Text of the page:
MARCH 31, 2023
Stormy Daniels, the woman at the center of the investigation into Donald Trump, was out riding one of her favorite horses when the news broke Thursday that the former president had become the first former commander in chief to be indicted on criminal charges.
Daniels wasn’t aware of the indictment for nearly two hours. She returned home to literally hundreds of messages, she said, and called her longtime lawyer Clark Brewster to ask what was up.
Her first reaction? “She was surprised, honestly, even though it was mostly expected,” Brewster told USA TODAY.
A few weeks ago, Daniels said she would “dance down the street” if and when Trump was indicted on hush money-related charges stemming from her alleged affair with him way back in 2006. Those allegations, and claims that Trump paid her $130,000 for her silence just days before the 2016 election, first came to light after Trump defeated Democrat Hillary Clinton in the hard-fought race.
Brewster discounted that remark late Thursday as “just a comment that she may have made to try to be funny or something.”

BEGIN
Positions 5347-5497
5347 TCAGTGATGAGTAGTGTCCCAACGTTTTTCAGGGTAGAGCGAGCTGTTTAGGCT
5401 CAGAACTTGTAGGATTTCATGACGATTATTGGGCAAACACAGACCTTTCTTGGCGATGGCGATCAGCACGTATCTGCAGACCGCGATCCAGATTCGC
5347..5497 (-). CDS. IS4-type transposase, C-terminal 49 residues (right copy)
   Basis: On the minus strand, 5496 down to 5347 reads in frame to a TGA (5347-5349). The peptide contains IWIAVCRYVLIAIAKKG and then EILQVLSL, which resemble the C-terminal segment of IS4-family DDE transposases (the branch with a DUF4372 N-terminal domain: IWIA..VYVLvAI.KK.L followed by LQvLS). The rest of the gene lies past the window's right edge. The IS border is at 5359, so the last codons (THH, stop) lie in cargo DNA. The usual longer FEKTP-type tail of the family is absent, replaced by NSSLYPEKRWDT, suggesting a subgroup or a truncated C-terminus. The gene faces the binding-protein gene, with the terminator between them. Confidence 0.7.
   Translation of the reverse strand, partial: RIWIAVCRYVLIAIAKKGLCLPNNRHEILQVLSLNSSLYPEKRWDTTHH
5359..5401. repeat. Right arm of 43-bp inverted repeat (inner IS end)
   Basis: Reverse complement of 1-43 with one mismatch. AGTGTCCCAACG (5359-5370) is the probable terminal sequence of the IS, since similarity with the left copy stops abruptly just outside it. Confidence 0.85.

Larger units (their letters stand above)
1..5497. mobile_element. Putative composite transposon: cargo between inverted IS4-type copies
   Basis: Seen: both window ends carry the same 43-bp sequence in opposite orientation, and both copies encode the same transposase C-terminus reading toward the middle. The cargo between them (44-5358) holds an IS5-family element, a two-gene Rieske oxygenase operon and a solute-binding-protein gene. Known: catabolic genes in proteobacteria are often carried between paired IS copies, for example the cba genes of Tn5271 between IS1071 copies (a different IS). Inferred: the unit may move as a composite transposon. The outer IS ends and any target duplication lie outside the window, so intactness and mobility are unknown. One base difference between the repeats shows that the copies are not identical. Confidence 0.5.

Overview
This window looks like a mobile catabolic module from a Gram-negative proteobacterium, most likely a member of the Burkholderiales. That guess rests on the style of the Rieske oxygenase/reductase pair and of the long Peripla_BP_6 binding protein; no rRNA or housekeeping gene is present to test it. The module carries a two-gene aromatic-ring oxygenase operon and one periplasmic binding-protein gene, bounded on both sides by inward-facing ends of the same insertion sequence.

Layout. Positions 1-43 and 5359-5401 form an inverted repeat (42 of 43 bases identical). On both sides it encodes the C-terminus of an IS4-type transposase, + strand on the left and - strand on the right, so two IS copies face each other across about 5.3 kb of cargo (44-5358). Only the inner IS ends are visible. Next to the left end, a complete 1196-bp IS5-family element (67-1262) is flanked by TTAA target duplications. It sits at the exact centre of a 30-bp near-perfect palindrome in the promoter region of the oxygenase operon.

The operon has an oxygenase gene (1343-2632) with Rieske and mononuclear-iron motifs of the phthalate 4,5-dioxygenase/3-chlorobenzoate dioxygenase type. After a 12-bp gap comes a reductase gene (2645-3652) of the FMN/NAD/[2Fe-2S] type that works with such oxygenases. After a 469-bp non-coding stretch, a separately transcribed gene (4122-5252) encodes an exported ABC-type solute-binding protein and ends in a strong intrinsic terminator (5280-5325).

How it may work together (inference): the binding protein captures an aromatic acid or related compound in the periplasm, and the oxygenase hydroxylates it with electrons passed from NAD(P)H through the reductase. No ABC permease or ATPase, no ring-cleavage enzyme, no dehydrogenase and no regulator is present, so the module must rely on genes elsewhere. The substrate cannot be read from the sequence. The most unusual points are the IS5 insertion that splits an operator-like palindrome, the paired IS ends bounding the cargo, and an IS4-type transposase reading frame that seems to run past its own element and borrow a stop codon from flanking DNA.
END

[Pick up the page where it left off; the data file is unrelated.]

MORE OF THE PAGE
In fact, when the significance of the charges sank in, Daniels didn’t feel like dancing at all, Brewster said.
“The fact is that she feels bad that the guy has been charged,” he said. “But on the other hand, truly, she knew what the facts were and she wants him to deal with the truth as well. So from that perspective, there’s a degree of feeling like the system is working.”
Brewster, who has been representing Daniels since 2019, added that he and Daniels both felt “it is a sad day, honestly” but that they felt vindicated by the indictment by a grand jury hearing evidence presented by Manhattan District Attorney Alvin Bragg.
“I think obviously the grand jury looked at a lot of documents and heard a lot of testimony and made a decision, and I have to respect that,” Brewster said. “But on behalf of Stormy and honestly myself, there’s no joy in seeing the man indicted.
“I think it’s a tragedy to see someone who has been a former president and leader of this country to be criminally charged. But you have to respect the system and you have to respect the fact that we deal with truth and justice, and the truth is ultimately what will get him acquitted or convicted.
“And, you know, it does prove the adage that we all believe from the time that we’re little kids that no man is above the law,” Brewster said. “It really is a testament, truly, to our constitutional system.”
Courtesy/Source: This article originally appeared on USA TODAY